When My Auto Accident Case Is Settled, Does the Settlement Check Come to Me or My Attorney?

Check

Normally, the insurance company will send a check to your attorney with your attorney’s name on it and your name on it. When the attorney receives the check, he or she will deposit the entire amount of the check into the attorney’s trust account. Once the attorney’s bank has “cleared” the check (i.e., ensured the funds are actually transferred from the insurance company’s bank to your attorney’s trust account), then your settlement is ready to be distributed.

At that time, your attorney will call you and have you come into his or her office to go over a couple of documents.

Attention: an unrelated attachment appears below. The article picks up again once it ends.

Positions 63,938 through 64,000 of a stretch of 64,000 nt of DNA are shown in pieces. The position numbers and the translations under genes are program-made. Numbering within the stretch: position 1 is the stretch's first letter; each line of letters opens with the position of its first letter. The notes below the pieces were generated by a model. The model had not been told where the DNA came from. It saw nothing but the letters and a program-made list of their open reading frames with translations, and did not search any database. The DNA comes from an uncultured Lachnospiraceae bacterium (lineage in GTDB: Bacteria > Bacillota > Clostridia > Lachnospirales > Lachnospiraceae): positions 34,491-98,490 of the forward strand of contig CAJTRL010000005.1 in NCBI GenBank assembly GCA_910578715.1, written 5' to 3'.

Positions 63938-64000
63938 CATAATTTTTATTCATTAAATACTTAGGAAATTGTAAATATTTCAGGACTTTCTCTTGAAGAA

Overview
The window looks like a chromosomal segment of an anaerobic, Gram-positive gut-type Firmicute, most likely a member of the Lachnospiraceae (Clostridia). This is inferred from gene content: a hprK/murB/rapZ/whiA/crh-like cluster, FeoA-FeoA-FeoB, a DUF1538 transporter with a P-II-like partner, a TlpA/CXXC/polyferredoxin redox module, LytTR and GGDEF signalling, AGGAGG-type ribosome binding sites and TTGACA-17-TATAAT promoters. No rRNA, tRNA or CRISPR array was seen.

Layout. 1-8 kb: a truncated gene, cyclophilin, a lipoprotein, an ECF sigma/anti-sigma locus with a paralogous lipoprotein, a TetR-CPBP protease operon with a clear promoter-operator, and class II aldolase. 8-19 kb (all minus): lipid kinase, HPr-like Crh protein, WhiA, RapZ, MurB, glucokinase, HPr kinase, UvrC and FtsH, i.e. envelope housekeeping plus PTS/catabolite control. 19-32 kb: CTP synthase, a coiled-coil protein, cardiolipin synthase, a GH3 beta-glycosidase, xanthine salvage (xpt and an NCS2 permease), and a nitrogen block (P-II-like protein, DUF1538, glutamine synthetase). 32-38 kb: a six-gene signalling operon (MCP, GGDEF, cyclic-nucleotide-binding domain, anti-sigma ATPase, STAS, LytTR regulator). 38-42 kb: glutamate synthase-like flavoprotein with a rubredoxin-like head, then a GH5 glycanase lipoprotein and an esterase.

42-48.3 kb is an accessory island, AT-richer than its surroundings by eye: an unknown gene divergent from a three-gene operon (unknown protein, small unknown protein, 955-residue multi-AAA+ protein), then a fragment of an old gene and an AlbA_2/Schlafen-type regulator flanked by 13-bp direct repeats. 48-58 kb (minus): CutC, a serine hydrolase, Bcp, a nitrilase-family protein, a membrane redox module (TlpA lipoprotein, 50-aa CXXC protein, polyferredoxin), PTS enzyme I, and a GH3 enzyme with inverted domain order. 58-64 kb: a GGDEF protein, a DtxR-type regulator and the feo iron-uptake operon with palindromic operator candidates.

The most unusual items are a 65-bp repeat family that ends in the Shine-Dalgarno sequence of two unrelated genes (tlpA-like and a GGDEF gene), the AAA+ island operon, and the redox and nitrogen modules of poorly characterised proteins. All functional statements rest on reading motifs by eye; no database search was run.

1. First, you will receive a settlement statement or disbursement summary. This document shows you how much money was recovered, and where all of your money is being distributed. Generally, the following amounts will be deducted you’re your settlement proceeds: (A) your attorney’s fees (typically 33%), (B) expenses incurred in case (items like filing fees, expert opinion fees, mediation fees, etc.), and (C) medical expenses to medical providers that submitted liens. The remainder of your settlement will be paid to you.
  2. Second, you will be reviewing and signing a release. The release is the document that effectively ends your case. It generally says that in exchange for receiving the settlement check that you agree to release the at-fault driver for liability for your injuries and medical expenses. The release also means that you cannot successfully sue if for some reason you later realize your injuries are worse than what you initially thought. As a result, you should avoid signing a release until you are 100% comfortable with the idea that you could never get another dollar for your injuries or medical expenses.